This is the rocky end of Westward Ho! beach and reflected in the rock pools is Horizon View, an apartment block that's one of three now lining the sea front (and blocking everyone else's view from behind). There'll be more as I suspect the intention is to transform this doudy sea front into a sort of Miami, lined with smart new buildings. On the one hand, good, it's better than what's there but on the other hand, it ain't Florida and it faces north and it's bloomin' cold when the sun's not on it or the wind's blowing so it remains to be seen how successful the whole enterprise will be. Anyway, this shoot was mainly to show off this new building so do have a look at these and all my Westward Ho! pics here.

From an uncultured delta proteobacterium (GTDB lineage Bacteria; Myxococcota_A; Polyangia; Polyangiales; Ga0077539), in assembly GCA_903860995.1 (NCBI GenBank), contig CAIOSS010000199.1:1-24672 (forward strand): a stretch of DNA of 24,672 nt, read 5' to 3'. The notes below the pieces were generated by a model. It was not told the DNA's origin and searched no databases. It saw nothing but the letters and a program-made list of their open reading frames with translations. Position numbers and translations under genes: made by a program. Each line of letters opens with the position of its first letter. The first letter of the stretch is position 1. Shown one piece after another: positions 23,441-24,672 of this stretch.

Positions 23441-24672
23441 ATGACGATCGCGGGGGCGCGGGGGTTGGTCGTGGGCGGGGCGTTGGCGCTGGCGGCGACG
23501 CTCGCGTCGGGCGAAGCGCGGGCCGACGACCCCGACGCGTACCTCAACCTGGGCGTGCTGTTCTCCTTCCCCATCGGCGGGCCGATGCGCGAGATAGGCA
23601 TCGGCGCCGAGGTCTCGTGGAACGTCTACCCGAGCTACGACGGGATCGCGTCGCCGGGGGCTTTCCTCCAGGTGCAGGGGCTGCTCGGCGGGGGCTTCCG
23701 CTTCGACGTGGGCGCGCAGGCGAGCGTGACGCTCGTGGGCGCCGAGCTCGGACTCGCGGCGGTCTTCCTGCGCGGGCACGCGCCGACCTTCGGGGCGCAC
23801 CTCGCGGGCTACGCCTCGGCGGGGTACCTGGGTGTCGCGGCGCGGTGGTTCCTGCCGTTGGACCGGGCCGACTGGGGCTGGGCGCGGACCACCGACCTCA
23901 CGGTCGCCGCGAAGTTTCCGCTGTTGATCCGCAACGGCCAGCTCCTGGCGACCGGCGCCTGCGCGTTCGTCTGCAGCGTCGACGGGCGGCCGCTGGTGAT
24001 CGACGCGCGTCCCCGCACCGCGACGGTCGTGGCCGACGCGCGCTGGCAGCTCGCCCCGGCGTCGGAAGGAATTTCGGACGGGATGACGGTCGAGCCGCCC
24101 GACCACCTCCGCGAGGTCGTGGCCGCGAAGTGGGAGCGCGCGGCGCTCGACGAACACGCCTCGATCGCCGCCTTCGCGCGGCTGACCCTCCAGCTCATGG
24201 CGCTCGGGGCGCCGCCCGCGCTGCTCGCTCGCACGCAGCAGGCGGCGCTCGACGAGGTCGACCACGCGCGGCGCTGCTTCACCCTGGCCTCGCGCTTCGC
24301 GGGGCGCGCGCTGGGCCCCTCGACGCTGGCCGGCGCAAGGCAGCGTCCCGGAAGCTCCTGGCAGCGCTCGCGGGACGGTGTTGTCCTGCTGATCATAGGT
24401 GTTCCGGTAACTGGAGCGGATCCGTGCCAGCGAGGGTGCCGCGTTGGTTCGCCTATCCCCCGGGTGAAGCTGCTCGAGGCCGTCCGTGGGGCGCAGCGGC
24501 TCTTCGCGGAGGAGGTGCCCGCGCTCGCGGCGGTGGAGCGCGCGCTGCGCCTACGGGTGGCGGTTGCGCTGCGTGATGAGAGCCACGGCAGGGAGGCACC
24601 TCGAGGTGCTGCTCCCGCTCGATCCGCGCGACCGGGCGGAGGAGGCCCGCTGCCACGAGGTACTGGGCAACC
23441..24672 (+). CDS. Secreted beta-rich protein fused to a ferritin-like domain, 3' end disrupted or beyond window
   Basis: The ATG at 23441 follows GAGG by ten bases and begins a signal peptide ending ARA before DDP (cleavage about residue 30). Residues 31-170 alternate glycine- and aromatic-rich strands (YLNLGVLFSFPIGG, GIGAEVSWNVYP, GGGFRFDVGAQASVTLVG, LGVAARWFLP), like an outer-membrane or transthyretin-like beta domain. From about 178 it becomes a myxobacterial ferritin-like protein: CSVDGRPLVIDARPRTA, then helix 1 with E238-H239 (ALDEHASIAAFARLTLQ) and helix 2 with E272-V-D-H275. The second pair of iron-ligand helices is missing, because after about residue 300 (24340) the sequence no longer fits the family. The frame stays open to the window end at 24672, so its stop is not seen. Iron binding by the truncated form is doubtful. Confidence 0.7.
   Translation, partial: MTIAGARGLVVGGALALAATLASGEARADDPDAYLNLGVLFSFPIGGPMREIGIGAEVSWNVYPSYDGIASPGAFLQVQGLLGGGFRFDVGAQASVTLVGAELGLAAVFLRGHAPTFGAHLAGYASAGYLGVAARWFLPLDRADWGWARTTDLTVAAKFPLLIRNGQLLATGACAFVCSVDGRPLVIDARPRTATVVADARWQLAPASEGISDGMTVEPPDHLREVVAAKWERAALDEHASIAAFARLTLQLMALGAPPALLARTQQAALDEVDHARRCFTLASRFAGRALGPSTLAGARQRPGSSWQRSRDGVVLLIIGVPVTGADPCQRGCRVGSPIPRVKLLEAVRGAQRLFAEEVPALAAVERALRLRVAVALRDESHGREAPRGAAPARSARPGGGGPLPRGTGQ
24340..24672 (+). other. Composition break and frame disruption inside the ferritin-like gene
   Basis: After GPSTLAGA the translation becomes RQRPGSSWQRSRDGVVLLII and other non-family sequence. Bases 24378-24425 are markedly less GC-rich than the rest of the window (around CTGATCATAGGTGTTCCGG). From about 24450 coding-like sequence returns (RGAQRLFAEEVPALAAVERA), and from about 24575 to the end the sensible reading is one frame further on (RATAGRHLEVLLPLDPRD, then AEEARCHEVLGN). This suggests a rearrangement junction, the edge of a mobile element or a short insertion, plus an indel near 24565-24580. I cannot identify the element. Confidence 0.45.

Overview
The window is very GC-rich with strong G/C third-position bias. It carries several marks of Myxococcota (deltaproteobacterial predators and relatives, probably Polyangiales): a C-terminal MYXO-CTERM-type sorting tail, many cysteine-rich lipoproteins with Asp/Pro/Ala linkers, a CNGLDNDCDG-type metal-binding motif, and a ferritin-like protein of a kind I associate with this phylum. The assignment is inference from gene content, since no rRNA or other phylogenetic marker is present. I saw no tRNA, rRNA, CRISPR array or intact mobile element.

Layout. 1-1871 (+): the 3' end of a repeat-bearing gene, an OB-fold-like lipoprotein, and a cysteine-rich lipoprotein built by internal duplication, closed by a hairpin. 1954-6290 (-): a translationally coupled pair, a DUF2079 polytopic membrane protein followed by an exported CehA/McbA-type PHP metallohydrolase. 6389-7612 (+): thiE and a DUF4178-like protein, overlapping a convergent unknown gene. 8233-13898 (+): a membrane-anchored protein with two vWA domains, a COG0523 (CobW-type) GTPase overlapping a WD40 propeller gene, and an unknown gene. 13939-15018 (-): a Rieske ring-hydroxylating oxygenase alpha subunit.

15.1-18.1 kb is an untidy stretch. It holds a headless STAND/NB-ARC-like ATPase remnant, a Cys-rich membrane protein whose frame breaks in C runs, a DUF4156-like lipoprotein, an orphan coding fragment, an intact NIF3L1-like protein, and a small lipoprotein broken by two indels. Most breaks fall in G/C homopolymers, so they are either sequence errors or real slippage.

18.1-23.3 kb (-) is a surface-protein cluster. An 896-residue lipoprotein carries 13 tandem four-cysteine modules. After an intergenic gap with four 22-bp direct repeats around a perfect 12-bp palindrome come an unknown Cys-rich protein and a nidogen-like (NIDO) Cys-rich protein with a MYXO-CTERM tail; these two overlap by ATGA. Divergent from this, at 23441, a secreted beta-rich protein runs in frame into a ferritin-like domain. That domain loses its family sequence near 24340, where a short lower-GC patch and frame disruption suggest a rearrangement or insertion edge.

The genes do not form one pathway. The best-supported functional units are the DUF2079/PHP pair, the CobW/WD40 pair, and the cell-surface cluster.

Holsworthy is a small town in what used to be referred to as "the empty quarter" but is now referred to as Ruby Country. The latter is for tourism purposes and takes its name from the Ruby Red cattle of the area, the former is more accurate as it's in an area that falls between North Devon and Dartmoor and no one except the local farmers have any interest in it. Continuous traffic thunders through it on the way to somewhere else. However, it's obviously on somebody's quota as I always get asked for pictures of it. They obviously get annoyed if they're not included, so I went there two days running and you can look at all my pictures of Holsworthy here.